As a result, Iran’s regional foreign policy is not constructed around a potential Saudi threat. Rather, it aims to penetrate weak systems in the region to make itself indispensable to parties on the ground and project power. Iran would be involved in every arena it is currently engaged in in the region, regardless of Riyadh’s presence. In Syria, Iran believes it has a vital interest in maintaining the regime structures in place to secure its corridor to Hezbollah and to check Islamic State. In neighboring Iraq, it wants to secure its border, economic interests, and its influence over various factions, including the significant Shia constituency. In Afghanistan, Iran aims to secure its border, maintain some level of stability to avoid waves of Afghan refugees coming to Iran and prevent the rise of extremist groups.
Yemen is the exception to the rule. Yemen has little strategic significance to Tehran. But the significance of Yemen to Saudi Arabia makes it an easy and low-cost way to poke Riyadh in the eye.
So while the Iranian threat drives Saudi Arabia’s regional policy, Riyadh is only a small piece in the Iranian calculation. Under normal circumstances, this is good news: mismatched threat perceptions should make it easier to settle differences.
But this is the Middle East.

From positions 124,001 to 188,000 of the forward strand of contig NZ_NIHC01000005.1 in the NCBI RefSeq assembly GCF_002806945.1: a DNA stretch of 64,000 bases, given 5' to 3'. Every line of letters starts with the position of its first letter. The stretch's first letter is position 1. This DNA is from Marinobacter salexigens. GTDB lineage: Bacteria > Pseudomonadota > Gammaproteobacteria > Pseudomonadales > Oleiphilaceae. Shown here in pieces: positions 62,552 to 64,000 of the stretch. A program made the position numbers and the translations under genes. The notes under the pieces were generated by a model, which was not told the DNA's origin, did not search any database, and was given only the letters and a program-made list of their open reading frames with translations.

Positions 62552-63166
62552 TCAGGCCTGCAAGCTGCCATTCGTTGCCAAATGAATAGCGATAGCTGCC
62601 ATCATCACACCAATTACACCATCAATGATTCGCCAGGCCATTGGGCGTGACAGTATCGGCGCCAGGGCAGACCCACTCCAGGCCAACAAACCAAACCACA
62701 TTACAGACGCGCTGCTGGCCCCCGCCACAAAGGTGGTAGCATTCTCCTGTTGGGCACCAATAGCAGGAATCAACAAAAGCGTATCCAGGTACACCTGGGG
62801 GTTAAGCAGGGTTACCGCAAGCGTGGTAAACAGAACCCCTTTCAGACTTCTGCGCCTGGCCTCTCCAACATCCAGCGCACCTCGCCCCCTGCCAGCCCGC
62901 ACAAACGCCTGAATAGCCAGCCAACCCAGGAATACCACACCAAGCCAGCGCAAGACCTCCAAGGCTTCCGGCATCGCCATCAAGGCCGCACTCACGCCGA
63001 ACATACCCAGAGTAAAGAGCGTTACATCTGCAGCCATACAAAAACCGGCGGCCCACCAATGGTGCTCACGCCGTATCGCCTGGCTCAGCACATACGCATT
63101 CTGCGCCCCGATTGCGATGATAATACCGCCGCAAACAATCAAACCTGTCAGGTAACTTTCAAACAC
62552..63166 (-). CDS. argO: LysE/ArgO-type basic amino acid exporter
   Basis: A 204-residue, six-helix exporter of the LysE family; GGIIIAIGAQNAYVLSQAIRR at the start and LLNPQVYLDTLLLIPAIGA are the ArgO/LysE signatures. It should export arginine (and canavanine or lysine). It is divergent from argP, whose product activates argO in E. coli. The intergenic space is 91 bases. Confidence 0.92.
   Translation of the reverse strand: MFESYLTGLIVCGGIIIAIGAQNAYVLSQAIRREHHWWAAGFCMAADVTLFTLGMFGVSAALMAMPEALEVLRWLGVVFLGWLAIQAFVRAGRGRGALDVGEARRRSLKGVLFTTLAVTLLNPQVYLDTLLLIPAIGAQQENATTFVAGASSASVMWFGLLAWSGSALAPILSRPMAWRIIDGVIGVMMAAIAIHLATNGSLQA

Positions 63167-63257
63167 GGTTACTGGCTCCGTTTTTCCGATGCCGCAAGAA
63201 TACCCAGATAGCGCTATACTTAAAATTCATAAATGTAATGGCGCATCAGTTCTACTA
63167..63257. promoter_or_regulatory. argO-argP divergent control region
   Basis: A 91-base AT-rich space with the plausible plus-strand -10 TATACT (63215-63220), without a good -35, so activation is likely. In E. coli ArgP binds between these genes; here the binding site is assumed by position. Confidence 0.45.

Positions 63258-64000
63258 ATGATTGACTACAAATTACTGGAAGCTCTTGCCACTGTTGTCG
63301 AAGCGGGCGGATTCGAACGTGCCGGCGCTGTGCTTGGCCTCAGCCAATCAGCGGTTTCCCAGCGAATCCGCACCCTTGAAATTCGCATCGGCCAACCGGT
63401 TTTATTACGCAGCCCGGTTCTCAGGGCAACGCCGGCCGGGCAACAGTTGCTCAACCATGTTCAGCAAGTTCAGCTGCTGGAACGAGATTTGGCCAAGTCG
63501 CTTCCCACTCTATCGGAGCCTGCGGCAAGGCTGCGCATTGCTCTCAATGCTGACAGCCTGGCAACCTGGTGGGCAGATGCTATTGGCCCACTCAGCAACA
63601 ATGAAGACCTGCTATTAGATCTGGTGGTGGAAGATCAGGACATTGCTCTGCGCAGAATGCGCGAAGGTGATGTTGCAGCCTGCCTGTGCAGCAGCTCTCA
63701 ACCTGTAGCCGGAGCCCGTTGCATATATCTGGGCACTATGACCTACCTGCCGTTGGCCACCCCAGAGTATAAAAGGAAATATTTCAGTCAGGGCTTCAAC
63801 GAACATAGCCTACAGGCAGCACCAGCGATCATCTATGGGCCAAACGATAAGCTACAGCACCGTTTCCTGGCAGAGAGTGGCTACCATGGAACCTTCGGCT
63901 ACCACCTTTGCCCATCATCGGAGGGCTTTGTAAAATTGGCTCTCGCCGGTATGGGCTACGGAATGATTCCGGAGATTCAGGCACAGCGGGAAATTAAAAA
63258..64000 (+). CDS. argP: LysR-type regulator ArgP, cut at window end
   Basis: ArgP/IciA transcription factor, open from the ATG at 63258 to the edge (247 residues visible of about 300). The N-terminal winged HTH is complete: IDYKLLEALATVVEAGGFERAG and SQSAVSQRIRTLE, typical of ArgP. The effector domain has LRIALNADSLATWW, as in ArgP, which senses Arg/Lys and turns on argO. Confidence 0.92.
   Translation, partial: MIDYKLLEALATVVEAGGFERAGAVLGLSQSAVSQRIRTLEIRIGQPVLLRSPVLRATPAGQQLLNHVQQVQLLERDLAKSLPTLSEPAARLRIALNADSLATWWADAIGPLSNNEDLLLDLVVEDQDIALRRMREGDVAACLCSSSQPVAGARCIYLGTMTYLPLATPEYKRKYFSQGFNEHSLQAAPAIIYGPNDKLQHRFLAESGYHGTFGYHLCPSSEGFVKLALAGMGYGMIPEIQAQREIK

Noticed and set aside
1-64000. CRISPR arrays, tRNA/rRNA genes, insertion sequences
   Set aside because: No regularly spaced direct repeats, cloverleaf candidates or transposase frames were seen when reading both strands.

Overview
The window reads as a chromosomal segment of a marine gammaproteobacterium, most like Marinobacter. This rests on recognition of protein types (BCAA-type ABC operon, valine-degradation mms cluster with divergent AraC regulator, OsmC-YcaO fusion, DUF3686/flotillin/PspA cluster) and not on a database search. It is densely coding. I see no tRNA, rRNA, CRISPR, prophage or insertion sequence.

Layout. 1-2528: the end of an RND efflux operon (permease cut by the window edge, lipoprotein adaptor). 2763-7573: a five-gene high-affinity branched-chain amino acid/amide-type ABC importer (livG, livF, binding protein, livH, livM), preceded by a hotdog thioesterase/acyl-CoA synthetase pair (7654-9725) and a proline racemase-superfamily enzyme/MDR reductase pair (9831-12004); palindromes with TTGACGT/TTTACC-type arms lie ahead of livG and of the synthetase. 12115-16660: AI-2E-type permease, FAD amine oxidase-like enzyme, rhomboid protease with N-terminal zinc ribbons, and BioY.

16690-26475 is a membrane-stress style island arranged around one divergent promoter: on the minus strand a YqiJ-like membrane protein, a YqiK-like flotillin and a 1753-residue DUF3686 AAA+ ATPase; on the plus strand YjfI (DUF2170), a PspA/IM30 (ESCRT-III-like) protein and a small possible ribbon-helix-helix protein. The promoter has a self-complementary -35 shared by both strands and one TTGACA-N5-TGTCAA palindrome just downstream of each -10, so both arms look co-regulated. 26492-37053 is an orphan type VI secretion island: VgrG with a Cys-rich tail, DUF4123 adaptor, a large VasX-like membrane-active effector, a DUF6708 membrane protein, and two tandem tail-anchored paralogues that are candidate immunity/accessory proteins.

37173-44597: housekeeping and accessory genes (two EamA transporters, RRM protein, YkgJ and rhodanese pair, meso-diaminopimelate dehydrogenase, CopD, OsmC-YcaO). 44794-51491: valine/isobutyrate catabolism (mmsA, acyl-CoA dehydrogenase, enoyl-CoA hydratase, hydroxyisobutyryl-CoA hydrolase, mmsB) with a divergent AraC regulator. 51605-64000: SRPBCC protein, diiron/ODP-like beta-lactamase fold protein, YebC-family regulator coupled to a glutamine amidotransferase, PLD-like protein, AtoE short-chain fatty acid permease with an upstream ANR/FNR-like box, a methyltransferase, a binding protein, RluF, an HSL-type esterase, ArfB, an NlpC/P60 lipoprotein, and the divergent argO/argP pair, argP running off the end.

Saudi Arabia’s threat perception has led it to engage in and intensify conflicts that it wouldn’t be involved in to begin with had it not been for Iran. Saudi involvement in Yemen is sucking up resources and creating divisions with its Gulf allies and the United States. Tehran, for its part, smirks at the idea of Riyadh using up its resources and damaging its prestige and alliances, thinking it’s countering Iran.
Meanwhile, Tehran uses these arenas as easy opportunities to further undermine the Saudis, without any significant changes to its broader foreign policy. It also pokes at the Saudis through a low-cost PR campaign that involves op-eds in U.S. newspapers, indicating the audience is not the region but rather the West. Tehran wants to signal to the West that it is a natural ally in the fight against groups like Al Qaeda and ISIS. It also wants to discredit Riyadh, which it argues is the source of these groups’ destructive ideology.
But Iran is also a victim of its easy preying on Riyadh. Saudi threat perceptions, created and encouraged by Iranian policies, have further destabilized the region. Today, the Middle East counts several failed or failing states—a breeding ground for extremism. While Iran blames extremism on Saudi ideology, its own dismissal of Saudi concerns helped create a fertile environment for these groups, which also threaten Iranian national security.
The common perception is that Iran and Saudi Arabia see each other as equals. In reality, Saudi Arabia’s focus is on countering Iran, but for Iran, Saudi Arabia is an afterthought. The mismatch in threat perceptions prevents any progress towards dialogue between the two countries, an essential step towards lessening regional tensions.
Dina Esfandiary is the MacArthur Fellow at the Centre for Science and Security Studies at the King’s College in London. Ariane Tabatabai is a Visiting Assistant Professor at Georgetown University.
Image: Iranian commandos and missile boats in the Great Prophet IX exercise. Wikimedia Commons/Shahab-o-din Vajedi